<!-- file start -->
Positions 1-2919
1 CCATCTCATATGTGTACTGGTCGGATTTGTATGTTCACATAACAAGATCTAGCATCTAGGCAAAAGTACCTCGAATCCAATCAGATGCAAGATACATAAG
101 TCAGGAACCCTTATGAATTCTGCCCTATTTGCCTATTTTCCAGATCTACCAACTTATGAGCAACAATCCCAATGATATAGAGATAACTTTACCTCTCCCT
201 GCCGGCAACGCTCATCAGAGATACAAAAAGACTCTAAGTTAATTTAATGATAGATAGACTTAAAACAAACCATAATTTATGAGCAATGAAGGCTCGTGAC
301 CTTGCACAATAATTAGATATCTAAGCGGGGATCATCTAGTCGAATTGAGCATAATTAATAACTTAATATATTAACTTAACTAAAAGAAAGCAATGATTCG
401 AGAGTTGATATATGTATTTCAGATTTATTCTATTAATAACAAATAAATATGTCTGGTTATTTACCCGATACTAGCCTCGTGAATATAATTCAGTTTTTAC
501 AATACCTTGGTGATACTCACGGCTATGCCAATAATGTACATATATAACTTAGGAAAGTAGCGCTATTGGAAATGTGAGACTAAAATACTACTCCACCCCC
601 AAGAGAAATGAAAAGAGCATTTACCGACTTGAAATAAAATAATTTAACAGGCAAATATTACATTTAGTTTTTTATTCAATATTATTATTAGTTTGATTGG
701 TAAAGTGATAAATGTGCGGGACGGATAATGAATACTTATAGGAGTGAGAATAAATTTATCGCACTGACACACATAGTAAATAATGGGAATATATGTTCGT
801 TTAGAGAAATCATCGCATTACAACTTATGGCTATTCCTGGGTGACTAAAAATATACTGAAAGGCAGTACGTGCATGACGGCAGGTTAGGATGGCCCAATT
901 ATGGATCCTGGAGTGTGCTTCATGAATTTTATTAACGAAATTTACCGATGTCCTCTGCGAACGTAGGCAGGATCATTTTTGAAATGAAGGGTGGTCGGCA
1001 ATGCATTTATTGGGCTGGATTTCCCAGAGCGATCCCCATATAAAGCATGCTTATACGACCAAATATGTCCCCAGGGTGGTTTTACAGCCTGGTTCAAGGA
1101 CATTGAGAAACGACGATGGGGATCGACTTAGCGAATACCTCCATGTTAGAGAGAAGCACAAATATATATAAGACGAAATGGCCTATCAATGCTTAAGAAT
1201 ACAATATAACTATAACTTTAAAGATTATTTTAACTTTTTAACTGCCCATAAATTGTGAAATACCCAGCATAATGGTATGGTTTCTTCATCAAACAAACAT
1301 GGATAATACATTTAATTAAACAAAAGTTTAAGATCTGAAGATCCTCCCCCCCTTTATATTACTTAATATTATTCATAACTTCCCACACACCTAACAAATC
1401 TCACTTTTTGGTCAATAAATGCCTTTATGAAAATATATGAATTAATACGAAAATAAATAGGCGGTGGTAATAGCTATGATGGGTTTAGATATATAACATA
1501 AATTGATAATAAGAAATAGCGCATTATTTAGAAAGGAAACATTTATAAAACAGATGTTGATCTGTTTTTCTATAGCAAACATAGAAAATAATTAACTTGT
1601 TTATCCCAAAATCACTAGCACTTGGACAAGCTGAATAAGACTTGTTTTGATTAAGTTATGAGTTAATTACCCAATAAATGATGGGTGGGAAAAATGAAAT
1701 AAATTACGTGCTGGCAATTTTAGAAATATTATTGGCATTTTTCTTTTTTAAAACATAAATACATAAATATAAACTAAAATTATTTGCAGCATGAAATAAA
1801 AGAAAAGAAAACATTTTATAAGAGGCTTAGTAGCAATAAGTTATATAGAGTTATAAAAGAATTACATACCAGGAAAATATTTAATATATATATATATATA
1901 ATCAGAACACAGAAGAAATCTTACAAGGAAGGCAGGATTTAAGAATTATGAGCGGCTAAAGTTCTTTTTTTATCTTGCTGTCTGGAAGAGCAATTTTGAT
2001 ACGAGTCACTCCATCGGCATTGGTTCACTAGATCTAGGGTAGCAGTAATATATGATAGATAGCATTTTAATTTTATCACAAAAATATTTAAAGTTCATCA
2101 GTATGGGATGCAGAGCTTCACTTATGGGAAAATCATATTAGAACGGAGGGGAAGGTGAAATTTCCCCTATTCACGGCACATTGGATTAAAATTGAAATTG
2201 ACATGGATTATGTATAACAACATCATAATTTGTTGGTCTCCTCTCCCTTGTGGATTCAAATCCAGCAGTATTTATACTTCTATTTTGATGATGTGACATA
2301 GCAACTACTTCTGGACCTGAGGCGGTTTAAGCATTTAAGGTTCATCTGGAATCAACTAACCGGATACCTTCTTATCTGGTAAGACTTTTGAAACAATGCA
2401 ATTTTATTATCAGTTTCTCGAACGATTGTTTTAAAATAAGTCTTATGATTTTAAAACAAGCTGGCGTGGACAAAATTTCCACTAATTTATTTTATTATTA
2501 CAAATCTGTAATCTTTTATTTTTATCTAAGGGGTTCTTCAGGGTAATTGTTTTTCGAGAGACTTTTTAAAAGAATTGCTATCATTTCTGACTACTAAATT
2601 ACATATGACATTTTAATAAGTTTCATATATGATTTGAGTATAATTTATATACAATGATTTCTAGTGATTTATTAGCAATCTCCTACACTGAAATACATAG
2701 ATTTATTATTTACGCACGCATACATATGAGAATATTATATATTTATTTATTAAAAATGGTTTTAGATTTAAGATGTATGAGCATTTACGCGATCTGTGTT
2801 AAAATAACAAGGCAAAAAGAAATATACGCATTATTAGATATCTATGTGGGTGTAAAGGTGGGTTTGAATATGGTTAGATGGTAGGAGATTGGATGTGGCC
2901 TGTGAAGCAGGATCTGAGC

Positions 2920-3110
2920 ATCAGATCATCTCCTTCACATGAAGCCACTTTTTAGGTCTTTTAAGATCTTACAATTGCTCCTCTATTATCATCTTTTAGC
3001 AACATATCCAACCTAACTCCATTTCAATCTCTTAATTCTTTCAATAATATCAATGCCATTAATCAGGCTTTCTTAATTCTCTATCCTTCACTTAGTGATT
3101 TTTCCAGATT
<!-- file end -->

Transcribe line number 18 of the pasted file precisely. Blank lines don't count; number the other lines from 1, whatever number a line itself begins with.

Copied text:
1601 TTATCCCAAAATCACTAGCACTTGGACAAGCTGAATAAGACTTGTTTTGATTAAGTTATGAGTTAATTACCCAATAAATGATGGGTGGGAAAAATGAAAT